Through our work in policy, advocacy, and public initiatives, we strive for management protocols that are sustainable for the wildlife, ecosystems, and the human economies that they effect. We believe that by working towards viable management practices, the Wyoming that we all cherish and know today, will thrive for generations to come.
The Federation also provides members with tools for sustainably managing wildlife themselves, whether it means landscaping tips to match local flora, or tips to make your property more mule deer friendly. Additionally, catching up on how wildlife are doing around Wyoming is important, whether that is the bison reintroduction on the Wind River Reservation or an update on the state of Wyoming’s wild sheep.
Ensuring sustainable wildlife management into Wyoming’s future is crucial to the Federation’s mission and crucial to the future of Wyoming’s economy.
County-By-County – Economic Impact Of Hunting And Fishing Reports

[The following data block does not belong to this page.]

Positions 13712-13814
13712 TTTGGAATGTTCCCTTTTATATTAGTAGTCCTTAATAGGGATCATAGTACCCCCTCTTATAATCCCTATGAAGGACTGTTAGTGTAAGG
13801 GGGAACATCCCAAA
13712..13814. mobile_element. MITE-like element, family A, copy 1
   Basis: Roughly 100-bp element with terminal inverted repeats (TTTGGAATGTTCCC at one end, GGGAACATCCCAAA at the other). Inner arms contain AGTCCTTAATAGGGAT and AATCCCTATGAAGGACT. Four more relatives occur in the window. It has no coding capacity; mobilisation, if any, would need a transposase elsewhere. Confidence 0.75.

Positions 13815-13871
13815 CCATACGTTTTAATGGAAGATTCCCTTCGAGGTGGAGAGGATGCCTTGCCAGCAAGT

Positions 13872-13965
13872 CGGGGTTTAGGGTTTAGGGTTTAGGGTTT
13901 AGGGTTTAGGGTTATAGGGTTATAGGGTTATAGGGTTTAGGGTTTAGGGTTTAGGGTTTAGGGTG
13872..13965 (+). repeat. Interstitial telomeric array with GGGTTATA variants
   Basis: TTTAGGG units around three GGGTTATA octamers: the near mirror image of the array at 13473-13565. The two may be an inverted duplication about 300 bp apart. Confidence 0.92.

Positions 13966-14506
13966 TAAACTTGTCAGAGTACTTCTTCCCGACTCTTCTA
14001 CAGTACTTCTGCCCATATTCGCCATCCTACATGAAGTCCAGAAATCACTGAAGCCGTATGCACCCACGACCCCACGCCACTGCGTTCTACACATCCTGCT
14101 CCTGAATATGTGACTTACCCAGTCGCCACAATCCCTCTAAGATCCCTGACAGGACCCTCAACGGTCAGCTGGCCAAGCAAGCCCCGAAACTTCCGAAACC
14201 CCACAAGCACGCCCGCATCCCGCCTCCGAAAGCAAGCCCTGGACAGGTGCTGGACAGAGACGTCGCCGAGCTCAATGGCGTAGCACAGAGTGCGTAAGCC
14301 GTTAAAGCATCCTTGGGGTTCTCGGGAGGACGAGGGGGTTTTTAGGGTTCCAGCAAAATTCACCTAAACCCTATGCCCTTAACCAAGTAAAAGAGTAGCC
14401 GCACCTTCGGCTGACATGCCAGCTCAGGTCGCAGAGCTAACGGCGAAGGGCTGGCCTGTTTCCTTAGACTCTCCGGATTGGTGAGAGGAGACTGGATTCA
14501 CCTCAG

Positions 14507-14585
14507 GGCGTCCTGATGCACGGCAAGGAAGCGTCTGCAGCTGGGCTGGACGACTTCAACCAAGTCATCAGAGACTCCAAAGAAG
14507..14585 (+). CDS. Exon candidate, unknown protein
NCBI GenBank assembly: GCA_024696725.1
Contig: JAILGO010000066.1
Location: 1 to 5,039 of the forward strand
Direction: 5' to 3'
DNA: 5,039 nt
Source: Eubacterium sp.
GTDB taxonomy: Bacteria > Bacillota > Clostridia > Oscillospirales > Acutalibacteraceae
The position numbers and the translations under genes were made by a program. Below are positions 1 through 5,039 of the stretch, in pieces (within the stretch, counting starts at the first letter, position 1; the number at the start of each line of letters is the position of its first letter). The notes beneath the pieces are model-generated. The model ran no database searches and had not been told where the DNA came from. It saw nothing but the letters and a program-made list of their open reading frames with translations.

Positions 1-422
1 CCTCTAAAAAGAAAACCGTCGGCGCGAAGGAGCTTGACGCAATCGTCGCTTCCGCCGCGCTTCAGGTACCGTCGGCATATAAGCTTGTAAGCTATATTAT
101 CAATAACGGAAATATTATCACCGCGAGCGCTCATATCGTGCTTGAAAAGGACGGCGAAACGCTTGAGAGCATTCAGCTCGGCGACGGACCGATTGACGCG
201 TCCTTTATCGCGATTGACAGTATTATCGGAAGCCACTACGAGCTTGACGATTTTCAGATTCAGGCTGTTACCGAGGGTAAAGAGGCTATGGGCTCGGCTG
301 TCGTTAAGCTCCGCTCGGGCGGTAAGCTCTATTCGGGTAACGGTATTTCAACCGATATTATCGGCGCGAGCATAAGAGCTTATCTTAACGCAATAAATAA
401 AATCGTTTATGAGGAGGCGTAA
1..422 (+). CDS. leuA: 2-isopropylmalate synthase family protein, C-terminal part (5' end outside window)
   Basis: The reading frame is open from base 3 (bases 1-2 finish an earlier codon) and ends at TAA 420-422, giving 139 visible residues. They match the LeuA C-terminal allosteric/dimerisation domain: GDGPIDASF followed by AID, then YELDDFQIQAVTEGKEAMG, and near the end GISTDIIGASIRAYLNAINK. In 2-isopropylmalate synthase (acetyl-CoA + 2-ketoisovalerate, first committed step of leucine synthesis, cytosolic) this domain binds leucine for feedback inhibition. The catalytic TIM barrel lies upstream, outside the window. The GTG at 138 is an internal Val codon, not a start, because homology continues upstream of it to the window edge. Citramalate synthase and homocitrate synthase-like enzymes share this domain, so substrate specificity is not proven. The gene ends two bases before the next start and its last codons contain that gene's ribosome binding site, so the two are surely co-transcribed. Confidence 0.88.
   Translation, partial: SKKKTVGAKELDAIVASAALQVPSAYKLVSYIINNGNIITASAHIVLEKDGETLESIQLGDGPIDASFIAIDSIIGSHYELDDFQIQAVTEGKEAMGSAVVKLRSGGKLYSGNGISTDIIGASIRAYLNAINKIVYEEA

A partnership with University of Wyoming and the Wyoming Game and Fish Department
WWF has commissioned economic impact studies evaluating how hunting and fishing, based on our robust wildlife populations, contribute to the tourism economy of each county.
The Park County study, completed as a pilot, showed hunting and angling generated more than $23 million in 2015. These studies are intended to provide information on the value of wildlife and recreation for the Wyoming Public Lands Initiative and the county committees assembled to consider the fate of Wilderness Study Areas and other public lands. By leveraging the economic modeling methods developed for the pilot project, work on the remaining Wyoming counties can be completed. Ultimately, every county and a full statewide assessment will result from this economic research effort.
Click below to read each county’s economic report.
What We Do To Help
Wyoming Wildlife Federation has a number of specific Programs that address this issue directly. Click on a Program in the list below to explore it in depth.